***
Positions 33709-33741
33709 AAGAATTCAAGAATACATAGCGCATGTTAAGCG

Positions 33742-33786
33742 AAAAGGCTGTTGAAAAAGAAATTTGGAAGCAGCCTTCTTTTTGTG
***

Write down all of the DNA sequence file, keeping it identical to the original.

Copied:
Positions 33709-33741
33709 AAGAATTCAAGAATACATAGCGCATGTTAAGCG

Positions 33742-33786
33742 AAAAGGCTGTTGAAAAAGAAATTTGGAAGCAGCCTTCTTTTTGTG